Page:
Jim Amidon — I slinked into the experimental theater Monday night to snap a handful of photos to publicize the Wabash College Theater’s production of the Tony Award-winning play The Pillowman.
Director Michael Abbott and scene designer James Gross always create intimate and powerful theater in the little black box of a stage and The Pillowman is no exception. In fact, it might be the best example of intensely gripping theater I’ve ever seen.
I was not fully prepared for the experience. My plan was to come and go quickly — getting the shots I needed for the website and local newspapers. But I soon found myself staring at the scene of an accident — not wanting to look, not wanting to stay, but unable to leave.
Be forewarned: The Pillowman deals with intense, mature subject matter and contains graphic language. Come if you want to experience the power of good theater; stay away if you are easily offended or uncomfortable with macabre themes.
I saw Paul Boger’s electric performance in True West in the Experimental Theater back in 1987, and I’ve seen a couple of versions of Glengarry Glen Ross down there, so I know how the space lends itself to intense drama.
From the very first scene with veteran stars Matt Goodrich and Spencer Elliott, I was hooked.
Abbott and Gross have created an environment where the audience is a witness — looking through one of those windows they use in police interrogation rooms. You’re there, in the room with the characters, but you’re protected on the “other side” of the glass.
However, there is no hiding from the intensity — of the performances or the subject matter.
Elliott turns in his finest performance to date (with a kind nod to The Elephant Man) as Katurian, a writer of graphic stories depicting dark, disturbing child murders. He and his brother Michal (played brilliantly by Luke Robbins) are under suspicion for the murder of a couple of children in the community.
Goodrich, as Tupolski, and Dan Masterson as Ariel, play a detective and street cop, respectively, and bring layer upon layer of intrigue to their complicated characters. They’ll stop at nothing — literally — to discover the truth behind the grizzly murders.
The Pillowman moves in and out of reality; at times the audience is listening and watching as Katurian tells one of his stories. The barriers of story and reality are blurred. As the play unfolds, it becomes clear that real life does, in fact, imitate art.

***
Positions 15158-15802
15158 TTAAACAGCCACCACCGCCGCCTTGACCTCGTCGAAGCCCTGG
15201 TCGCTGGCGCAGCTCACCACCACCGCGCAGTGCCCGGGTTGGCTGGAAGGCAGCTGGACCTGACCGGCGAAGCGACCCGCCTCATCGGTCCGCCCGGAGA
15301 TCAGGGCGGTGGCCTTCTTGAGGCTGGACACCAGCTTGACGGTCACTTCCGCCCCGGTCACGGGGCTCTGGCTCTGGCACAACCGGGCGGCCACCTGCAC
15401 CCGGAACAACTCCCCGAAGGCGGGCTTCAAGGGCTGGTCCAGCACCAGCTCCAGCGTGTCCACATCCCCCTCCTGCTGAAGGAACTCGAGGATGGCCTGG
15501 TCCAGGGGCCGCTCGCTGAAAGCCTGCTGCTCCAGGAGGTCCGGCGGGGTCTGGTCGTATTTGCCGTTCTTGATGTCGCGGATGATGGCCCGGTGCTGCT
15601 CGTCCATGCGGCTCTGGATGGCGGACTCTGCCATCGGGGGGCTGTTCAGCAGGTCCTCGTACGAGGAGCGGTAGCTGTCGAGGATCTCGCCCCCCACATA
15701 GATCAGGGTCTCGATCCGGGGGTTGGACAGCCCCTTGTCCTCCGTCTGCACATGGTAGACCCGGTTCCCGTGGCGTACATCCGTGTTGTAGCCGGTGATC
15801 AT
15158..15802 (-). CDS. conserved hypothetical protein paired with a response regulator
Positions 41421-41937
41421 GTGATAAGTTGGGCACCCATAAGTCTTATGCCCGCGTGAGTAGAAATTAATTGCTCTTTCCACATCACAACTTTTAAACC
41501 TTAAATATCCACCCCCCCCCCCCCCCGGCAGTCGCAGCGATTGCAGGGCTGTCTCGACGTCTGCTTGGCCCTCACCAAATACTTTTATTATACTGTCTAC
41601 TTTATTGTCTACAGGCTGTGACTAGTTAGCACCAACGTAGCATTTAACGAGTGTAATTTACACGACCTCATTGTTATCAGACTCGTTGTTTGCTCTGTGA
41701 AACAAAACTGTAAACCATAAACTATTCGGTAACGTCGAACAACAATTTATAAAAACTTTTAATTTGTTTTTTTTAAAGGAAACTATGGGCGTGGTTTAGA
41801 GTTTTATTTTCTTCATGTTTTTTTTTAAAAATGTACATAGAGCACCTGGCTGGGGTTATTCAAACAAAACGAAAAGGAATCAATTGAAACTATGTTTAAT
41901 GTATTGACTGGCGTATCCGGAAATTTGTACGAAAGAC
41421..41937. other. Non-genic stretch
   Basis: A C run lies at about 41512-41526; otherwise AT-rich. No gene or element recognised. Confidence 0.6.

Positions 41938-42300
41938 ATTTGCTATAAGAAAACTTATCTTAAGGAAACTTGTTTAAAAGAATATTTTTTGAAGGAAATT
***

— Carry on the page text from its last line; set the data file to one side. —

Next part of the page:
History professor Stephen Morillo, his wife Lynne Miles-Morillo, and daughter Dione have small roles in the play. And like they say, there are no small roles in the theater. The Miles-Morillo family brings uncomfortable creepiness to an already dark comedy.
By the time the Miles-Morillos had hit the stage, my couple of photos had turned into a couple hundred shots. The intensity of the play forced me to watch through my viewfinder — to distance myself by hiding behind the camera.
But there is no escaping The Pillowman.
Start to finish, the acting in Michael Abbott’s production is first rate, even stellar. Abbott has shown over the years he can make magic with large casts and sprawling plays. In The Pillowman — with a tiny cast of veteran performers — the powerful impact of theater is taken to a new limit.
The Chicago Tribune called the play an “unflinching examination of the very nature and purpose of art.” I agree on one aspect of that — the unflinching part.
The 2005 Tony Award-winner is brutal, even gruesome at times. It gets inside you and stays with you. This play is not for the faint of heart.
I love good theater and I love the power of theater done well. Michael Abbott’s production of The Pillowman is good theater done very well.
Performances are scheduled for 8:00 p.m. February 25-28. Tickets are available through the Wabash College Box Office (firstname.lastname@example.org) or (765) 361-6411.